“A human being is a part of the whole called by us ‘the universe,’ a part limited in time and space,” wrote Einstein in 1950. “He experiences himself, his thoughts and feelings, as something separate from the rest—a kind of optical illusion of consciousness.” It’s a brilliant and fascinating perspective, and science tells us that it’s true. Our eyes inform us that there is a definite boundary between us and the world around us, and so we perceive ourselves as entities separate to the wider universe—as individuals just making our home in this vast place. But when we take a step back, we can see that we’re molecular machines built from a specific arrangements of atoms—atoms that existed before we were born and will continue to exist after we die. They were recycled from the dust of dead stars, and we’re only their temporary custodians. Fundamentally, each of us is just a tiny individual expression of an enormous singular entity—so we are the universe perceiving and studying itself. The idea that the individual and the universe are inseparable is a humbling, counter-intuitive and ultimately awe-inspiring idea—there’s a mad kind of beauty in knowing that we do not live in the universe, but rather we are the universe. As Feynman wrote: “I…a universe of atoms…an atom in the universe.”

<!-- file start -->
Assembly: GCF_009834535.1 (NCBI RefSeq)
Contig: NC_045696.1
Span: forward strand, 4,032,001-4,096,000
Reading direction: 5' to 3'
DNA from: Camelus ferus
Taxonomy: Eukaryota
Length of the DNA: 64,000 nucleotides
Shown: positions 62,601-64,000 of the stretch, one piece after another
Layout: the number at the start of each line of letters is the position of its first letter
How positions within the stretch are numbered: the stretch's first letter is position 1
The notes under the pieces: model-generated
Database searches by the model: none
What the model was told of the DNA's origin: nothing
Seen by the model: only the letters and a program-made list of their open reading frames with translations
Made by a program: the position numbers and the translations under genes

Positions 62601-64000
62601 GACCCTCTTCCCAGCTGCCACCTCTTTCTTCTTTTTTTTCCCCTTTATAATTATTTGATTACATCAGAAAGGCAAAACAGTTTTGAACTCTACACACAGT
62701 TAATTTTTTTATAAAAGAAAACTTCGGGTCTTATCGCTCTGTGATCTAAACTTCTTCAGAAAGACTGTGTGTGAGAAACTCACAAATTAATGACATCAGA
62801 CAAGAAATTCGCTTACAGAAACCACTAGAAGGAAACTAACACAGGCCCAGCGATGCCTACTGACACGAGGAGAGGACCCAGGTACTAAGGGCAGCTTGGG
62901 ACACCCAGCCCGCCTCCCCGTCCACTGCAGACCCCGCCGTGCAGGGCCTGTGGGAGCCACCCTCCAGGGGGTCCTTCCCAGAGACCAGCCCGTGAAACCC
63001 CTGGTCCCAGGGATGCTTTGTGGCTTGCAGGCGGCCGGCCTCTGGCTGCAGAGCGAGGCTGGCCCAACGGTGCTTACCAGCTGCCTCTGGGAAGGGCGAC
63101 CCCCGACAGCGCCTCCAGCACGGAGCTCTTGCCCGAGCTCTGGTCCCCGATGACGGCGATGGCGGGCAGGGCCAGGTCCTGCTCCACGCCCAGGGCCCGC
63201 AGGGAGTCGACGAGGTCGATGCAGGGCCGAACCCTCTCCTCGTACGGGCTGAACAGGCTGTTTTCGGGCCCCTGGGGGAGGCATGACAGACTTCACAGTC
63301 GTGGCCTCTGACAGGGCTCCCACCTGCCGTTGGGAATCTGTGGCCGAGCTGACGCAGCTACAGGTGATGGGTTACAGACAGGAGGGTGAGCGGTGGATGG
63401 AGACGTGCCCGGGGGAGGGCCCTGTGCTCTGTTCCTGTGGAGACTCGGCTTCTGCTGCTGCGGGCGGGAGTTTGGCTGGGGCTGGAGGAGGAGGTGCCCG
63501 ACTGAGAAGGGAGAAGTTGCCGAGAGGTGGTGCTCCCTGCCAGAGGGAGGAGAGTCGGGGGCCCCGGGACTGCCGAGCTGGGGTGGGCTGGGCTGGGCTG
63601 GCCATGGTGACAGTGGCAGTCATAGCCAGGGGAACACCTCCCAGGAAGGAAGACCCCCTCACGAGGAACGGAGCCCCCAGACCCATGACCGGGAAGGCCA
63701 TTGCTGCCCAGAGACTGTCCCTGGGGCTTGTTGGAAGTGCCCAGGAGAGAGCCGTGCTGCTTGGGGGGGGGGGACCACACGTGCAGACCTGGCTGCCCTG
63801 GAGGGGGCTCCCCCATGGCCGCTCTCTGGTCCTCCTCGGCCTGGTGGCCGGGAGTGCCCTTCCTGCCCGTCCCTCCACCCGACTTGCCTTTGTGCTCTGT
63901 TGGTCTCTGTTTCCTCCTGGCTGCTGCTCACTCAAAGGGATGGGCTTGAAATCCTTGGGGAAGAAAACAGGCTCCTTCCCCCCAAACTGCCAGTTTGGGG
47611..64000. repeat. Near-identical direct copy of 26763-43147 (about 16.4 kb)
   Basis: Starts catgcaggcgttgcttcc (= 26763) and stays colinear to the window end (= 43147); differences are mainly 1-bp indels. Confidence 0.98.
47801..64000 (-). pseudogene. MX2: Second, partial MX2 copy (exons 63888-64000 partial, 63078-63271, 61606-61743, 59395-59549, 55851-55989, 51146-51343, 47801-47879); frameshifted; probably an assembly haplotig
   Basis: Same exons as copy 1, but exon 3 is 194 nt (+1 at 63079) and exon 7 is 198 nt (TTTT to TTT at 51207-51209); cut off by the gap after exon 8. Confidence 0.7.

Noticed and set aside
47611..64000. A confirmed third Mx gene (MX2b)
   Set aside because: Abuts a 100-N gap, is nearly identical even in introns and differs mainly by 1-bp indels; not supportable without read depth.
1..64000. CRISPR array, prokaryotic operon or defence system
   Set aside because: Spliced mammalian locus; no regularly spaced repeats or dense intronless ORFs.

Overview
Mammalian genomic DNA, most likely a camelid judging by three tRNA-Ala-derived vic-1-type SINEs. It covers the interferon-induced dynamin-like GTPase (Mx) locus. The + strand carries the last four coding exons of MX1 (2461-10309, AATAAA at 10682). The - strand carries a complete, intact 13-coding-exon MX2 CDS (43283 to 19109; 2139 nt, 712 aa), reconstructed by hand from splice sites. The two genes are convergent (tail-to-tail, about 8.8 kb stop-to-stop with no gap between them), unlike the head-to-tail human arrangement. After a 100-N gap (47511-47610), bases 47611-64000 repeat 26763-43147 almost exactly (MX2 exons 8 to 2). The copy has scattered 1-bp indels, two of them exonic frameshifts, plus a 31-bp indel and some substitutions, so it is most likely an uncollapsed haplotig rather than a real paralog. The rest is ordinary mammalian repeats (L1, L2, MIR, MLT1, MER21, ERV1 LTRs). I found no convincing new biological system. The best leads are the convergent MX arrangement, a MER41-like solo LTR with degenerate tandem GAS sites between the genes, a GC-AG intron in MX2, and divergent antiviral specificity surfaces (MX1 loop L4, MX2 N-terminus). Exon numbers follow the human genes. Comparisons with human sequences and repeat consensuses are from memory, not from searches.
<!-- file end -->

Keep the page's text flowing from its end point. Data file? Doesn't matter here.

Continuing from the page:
If only it were all so simple! If only there were evil people somewhere, insidiously committing evil deeds, and it were necessary only to separate them from the rest of us and destroy them. But the line dividing good and evil cuts through the heart of every human being. And who is willing to destroy a piece of his own heart?
New Orleans cellist and banjo player Leyla McCalla is setting Langston Hughes’s poetry to song, blending it with Haitian folk music and original compositions – absolutely amazing. Best thing since Langston Hughes’s little-known vintage children’s book about jazz.